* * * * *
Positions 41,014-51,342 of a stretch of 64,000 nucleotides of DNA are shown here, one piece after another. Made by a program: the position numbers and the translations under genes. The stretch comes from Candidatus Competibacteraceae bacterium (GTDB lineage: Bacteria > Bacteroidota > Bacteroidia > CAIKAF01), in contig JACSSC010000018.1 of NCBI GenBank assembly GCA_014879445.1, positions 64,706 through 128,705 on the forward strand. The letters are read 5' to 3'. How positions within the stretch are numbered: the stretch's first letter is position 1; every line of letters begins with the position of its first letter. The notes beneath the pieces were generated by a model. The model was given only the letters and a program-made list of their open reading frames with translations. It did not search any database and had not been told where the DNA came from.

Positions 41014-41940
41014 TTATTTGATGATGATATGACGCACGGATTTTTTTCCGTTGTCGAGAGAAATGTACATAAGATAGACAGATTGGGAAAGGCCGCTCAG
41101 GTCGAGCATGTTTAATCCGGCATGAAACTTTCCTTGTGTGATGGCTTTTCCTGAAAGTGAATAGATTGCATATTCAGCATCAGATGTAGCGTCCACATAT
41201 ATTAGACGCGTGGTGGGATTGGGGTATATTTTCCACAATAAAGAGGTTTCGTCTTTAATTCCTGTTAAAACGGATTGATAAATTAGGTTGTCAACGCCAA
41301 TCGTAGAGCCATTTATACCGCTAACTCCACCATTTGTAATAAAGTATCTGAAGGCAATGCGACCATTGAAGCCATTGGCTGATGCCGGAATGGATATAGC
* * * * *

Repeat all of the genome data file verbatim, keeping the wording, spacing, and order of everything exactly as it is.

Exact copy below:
Positions 41,014-51,342 of a stretch of 64,000 nucleotides of DNA are shown here, one piece after another. Made by a program: the position numbers and the translations under genes. The stretch comes from Candidatus Competibacteraceae bacterium (GTDB lineage: Bacteria > Bacteroidota > Bacteroidia > CAIKAF01), in contig JACSSC010000018.1 of NCBI GenBank assembly GCA_014879445.1, positions 64,706 through 128,705 on the forward strand. The letters are read 5' to 3'. How positions within the stretch are numbered: the stretch's first letter is position 1; every line of letters begins with the position of its first letter. The notes beneath the pieces were generated by a model. The model was given only the letters and a program-made list of their open reading frames with translations. It did not search any database and had not been told where the DNA came from.

Positions 41014-41940
41014 TTATTTGATGATGATATGACGCACGGATTTTTTTCCGTTGTCGAGAGAAATGTACATAAGATAGACAGATTGGGAAAGGCCGCTCAG
41101 GTCGAGCATGTTTAATCCGGCATGAAACTTTCCTTGTGTGATGGCTTTTCCTGAAAGTGAATAGATTGCATATTCAGCATCAGATGTAGCGTCCACATAT
41201 ATTAGACGCGTGGTGGGATTGGGGTATATTTTCCACAATAAAGAGGTTTCGTCTTTAATTCCTGTTAAAACGGATTGATAAATTAGGTTGTCAACGCCAA
41301 TCGTAGAGCCATTTATACCGCTAACTCCACCATTTGTAATAAAGTATCTGAAGGCAATGCGACCATTGAAGCCATTGGCTGATGCCGGAATGGATATAGC